Hong Kong democracy activist Joshua Wong joined the resignation of the city's pro-Beijing leader, Carrie Lam, saying he would soon join massive protests that have taken over the city for the past weeks. "She spent most of the time thanking pro-China legislators and the Chinese government for their support of the extradition bill, and she didn't even bother to mention the demands made by millions of Hong Kong people".
Man-kei Tam is the director of Amnesty International in Hong Kong.
"The broader issue is that if Hong Kong is being subsumed into China, then companies might conclude that [to the extent that they're in Hong Kong for its freedoms] they might be better off elsewhere".
Police, who historically give far lower estimates for political protests, said 338,000 people turned out at the demonstration's "peak" on Sunday.
"She's appointed by the central government, so for her to step down requires a very high level of considered discussion and deliberation at the mainland level", a Chinese official told Reuters media.
One of the activists arrested after those demonstrations, Joshua Wong, was released from prison on Monday after serving half of a two-month sentence on a contempt charge.
Speaking to reporters following his release, Wong urged the people of Hong Kong to keep protesting a proposed extradition bill, which would enable authorities to send some suspects to stand trial in mainland China. "The riots in Hong Kong will only consolidate Beijing's tough stance against Washington", it said.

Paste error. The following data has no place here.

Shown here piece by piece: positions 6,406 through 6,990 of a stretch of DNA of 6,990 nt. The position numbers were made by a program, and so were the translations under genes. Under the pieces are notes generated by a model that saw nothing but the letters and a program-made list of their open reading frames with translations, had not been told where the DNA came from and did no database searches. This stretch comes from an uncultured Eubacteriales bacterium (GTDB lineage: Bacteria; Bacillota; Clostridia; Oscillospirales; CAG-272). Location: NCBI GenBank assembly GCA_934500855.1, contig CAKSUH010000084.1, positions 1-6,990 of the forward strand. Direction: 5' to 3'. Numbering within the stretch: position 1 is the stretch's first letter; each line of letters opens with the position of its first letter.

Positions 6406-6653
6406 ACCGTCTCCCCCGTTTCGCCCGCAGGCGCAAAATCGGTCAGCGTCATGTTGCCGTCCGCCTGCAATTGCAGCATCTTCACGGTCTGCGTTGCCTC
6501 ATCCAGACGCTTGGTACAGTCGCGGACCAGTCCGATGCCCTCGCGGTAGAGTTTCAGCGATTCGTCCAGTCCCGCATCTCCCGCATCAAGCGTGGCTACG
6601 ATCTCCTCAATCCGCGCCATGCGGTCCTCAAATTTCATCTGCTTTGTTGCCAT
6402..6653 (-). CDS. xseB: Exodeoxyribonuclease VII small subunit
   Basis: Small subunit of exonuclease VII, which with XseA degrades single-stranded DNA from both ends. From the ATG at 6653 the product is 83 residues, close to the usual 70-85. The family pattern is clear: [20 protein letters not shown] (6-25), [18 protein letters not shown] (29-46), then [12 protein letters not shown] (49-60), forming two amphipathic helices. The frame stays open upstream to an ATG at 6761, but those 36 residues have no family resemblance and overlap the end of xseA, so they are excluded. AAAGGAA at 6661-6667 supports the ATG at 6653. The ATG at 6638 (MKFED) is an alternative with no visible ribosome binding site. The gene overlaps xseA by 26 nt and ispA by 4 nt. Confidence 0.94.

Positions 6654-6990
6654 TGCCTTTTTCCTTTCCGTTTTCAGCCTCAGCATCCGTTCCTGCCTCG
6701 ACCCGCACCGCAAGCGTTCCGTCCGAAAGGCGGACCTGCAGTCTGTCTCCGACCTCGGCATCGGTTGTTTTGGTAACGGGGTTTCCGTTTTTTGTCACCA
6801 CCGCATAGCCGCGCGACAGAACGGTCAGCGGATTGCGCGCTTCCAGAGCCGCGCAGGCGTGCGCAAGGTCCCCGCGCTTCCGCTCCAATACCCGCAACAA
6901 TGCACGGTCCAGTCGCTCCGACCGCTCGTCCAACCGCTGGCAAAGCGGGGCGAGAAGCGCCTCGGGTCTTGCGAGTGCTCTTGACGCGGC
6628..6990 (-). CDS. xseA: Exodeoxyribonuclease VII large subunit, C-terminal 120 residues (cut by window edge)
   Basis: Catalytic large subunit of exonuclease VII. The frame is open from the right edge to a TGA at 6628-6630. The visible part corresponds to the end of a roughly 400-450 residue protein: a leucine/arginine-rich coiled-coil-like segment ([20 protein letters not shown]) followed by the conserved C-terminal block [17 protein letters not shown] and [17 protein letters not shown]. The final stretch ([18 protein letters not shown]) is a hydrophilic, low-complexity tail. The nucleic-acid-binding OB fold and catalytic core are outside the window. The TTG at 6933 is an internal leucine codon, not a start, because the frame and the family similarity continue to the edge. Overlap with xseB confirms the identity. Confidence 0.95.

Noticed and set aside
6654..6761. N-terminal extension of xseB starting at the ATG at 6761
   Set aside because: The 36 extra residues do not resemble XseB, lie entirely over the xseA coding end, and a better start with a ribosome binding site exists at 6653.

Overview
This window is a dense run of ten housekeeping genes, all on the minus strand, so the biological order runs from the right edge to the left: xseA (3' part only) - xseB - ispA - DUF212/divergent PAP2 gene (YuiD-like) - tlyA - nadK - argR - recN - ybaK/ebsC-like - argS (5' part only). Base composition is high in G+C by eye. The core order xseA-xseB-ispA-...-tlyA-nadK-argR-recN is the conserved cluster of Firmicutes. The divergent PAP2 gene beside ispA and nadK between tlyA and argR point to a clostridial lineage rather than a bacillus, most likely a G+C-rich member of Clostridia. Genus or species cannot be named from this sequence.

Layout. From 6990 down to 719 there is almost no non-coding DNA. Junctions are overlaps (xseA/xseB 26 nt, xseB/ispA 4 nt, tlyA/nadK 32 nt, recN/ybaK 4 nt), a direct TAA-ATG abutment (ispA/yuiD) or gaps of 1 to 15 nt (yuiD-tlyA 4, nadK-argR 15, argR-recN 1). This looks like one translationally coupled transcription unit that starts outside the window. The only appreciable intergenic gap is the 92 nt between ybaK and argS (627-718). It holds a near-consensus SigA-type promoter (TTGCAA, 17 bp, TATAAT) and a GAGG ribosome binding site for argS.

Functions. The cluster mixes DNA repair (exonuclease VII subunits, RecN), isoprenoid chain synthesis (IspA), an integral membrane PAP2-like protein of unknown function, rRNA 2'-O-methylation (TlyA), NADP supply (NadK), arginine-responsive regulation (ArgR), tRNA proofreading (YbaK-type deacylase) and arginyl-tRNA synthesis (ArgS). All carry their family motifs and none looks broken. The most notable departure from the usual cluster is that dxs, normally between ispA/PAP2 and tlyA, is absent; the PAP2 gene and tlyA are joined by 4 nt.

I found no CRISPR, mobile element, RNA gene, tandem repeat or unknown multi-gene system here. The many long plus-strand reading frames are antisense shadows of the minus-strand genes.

"The anti-extradition bill protest is like the last moan before death", he said.
"Carrie Lam's speech during Saturday's press conference was one good example", Chu said.
Protesters in Hong Kong left the streets on Monday, averting possible clashes after haggling for hours with police by moving to areas near the government headquarters. They want the bill to be dropped entirely and for leader Carrie Lam to resign.
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The demonstrators who stayed after a massive protest march the day before were seen streaming Monday morning into a space outside Hong Kong's Legislative Council after police who had cleared it reopened the area.
In response to the Hong Kong government's decision to suspend the extradition amendment bill, UK Foreign Secretary Jeremy Hunt said on his Twitter feed: "Well done HK Government for heeding concerns of the fearless citizens who have stood up for their human rights".
In an interview with HK01 on Monday, Lam's top advisor Bernard Chan said no chief executive would dare reintroduce the bill now.
In another editorial, the state-run tabloid Global Times tabloid warned the United States against using Hong Kong as a "bargaining chip" to force compromises in trade talks. There are demanding that Hong Kong Chief Executive scrap a proposed extradition bill that she has suspended under intense pressure from residents anxious it would undermine legal protections in the former British colony.
A week earlier as many as 1 million people demonstrated to voice their concern over Hong Kong's relations with mainland China in one of the toughest tests of the territory's special status since Beijing took control in a 1997 handover.
Although Hong Kong returned to Chinese sovereignty in 1997, many residents still value the city's unique history, civil liberties, and strong rule of law that has attracted so many foreign companies to make Hong Kong their Asia headquarters.
But the movement has since morphed into the latest expression of public rage against both the city's leaders and Beijing.
The US Consulate General also said it welcomed the decision the chief executive made to suspend the extradition amendment bill, news website HK01.com reported.
"The chief executive apologizes to the people of Hong Kong for this and pledges to adopt a most honest and humble attitude to accept criticisms and make improvements in serving the public", it said.